Ike fell off the changing table last night.
And I mean FELL. In the most SPECTACULAR fashion. Head first and naked, ass over teakettle, BAM. Forehead, meet hardwoods.
It's almost a rite of passage, you know? All of my children have now suffered at least one big tumble from the furniture, all before they hit their first birthdays. Noah rolled off the bed. Ezra did that too (on family portait day, no less), and was also prone to dive-bombing from the couch whenever he spotted something on the floor he wanted. Who needs hands or reaching or pointing? MY MOUTH IS A DIVINING ROD. WHOOMP.
Noah fell down the stairs; Ezra tripped over a push-toy and split his lip open. And later, same scenario, only the toy was an escalator and his lip was HIS HEAD. And then there was the time with the curling iron and the time he fell over the back of the couch and dented the soup pot and then he fell face-first in the Christmas tree lot and OH YEAH THE STOVE and anyway, point is, I'm aware that kids fall down and get hurt and bounce back from the bruises and boo-boos. Their skulls really are very extra hard.
And yet I will vividly remember each incident because I am saving up for a helluva wedding toast.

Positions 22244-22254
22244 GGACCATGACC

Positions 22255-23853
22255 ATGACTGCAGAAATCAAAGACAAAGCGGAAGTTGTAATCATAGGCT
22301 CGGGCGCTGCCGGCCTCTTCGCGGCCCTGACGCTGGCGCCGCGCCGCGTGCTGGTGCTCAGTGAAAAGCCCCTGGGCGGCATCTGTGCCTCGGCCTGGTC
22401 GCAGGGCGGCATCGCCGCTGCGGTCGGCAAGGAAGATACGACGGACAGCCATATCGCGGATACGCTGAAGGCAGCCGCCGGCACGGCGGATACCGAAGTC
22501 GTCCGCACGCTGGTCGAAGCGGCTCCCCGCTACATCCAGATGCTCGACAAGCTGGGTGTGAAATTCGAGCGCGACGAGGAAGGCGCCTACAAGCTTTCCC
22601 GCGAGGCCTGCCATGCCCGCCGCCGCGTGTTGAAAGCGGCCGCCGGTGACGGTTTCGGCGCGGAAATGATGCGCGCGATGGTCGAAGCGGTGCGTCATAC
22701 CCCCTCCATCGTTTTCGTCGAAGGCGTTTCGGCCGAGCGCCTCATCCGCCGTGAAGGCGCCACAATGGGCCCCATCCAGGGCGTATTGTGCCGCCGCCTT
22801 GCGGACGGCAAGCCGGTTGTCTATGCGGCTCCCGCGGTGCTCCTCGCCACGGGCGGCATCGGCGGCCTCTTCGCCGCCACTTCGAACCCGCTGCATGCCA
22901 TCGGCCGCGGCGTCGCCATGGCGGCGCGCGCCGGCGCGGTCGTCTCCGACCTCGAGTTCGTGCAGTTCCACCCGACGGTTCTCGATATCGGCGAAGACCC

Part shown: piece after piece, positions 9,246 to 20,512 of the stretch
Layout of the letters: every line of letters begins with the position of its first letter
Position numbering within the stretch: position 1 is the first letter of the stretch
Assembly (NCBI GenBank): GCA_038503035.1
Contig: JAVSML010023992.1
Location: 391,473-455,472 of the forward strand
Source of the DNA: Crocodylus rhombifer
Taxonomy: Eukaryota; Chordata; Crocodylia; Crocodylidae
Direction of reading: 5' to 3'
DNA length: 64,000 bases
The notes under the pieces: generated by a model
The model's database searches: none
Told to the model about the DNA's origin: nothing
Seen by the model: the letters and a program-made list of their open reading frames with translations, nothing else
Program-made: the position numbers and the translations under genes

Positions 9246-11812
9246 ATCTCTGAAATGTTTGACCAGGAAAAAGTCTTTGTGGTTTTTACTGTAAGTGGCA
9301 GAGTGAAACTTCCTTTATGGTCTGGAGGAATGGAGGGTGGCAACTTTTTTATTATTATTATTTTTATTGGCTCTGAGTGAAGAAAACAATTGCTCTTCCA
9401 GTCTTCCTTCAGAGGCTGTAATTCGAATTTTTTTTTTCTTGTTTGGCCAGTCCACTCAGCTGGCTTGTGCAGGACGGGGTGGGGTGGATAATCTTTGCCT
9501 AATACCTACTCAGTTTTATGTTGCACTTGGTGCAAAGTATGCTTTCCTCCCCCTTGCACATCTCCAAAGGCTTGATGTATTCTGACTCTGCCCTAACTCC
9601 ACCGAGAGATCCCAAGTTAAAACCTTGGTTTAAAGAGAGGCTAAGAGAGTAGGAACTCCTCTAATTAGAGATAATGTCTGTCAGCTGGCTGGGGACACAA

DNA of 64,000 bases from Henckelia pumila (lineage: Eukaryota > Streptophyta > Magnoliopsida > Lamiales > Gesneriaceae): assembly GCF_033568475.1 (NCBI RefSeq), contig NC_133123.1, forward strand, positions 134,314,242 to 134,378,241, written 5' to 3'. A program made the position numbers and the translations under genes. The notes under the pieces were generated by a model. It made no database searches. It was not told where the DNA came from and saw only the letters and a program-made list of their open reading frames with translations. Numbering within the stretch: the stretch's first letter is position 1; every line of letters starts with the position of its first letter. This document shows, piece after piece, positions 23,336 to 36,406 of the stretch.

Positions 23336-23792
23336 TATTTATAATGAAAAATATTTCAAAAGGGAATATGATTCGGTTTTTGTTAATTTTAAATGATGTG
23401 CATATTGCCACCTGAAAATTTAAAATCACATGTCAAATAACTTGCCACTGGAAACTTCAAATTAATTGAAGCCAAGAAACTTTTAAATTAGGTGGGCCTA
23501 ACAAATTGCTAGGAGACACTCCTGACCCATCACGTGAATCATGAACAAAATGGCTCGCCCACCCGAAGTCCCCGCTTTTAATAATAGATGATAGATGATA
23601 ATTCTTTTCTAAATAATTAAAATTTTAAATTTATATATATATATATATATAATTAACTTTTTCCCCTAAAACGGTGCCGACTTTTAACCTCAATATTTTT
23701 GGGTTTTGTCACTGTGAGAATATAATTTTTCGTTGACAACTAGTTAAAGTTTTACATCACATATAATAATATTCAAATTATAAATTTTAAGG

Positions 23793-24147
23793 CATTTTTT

And because in each moment, there is still nothing worse, nothing scarier. Being juuuuust out of arm's reach when your baby goes from a sitting position on a stable surface to up and over the edge while your hands desperately grab at the air behind them. Hearing the THUD, the THWACK, and then the awful seconds of silence while they catch their breath before the pain registers and the screaming begins. Picking them up and trying to decide whether to pull them close for comfort or push them back so you can check for injuries. Look for blood, check the teeth, panic about bones and brains and things you cannot see.
I sat down in the rocker while Ike wailed and cried. I cried too. Jason jumped out of bed and came running. I choked out my confession: His diaper had leaked, his pajamas were wet, I turned around to grab dry clothes from his closet and left him on the table and...and...
You don't do that, of course. You never do that. Not once they can roll over and sit up and wriggle free of the safety strap (which I didn't even use, because he wriggles free so what's the point) and yet I did it anyway, because it was the middle of the night and I was tired and...and...
Yeah. My bad.
He's completely fine, of course. Those skulls are tough stuff, by this age. He woke up with a red mark that's already mostly faded and probably no memory of what happened, given all the wrigging and flipping and rolling he did during this morning's diaper change.
I remember, though. And I'll probably never forget, either.
(Baby Ike in Baby Jail. Stop looking at me like that. You can come out when you're ready to pen a five-paragraph essay about gravity, son.)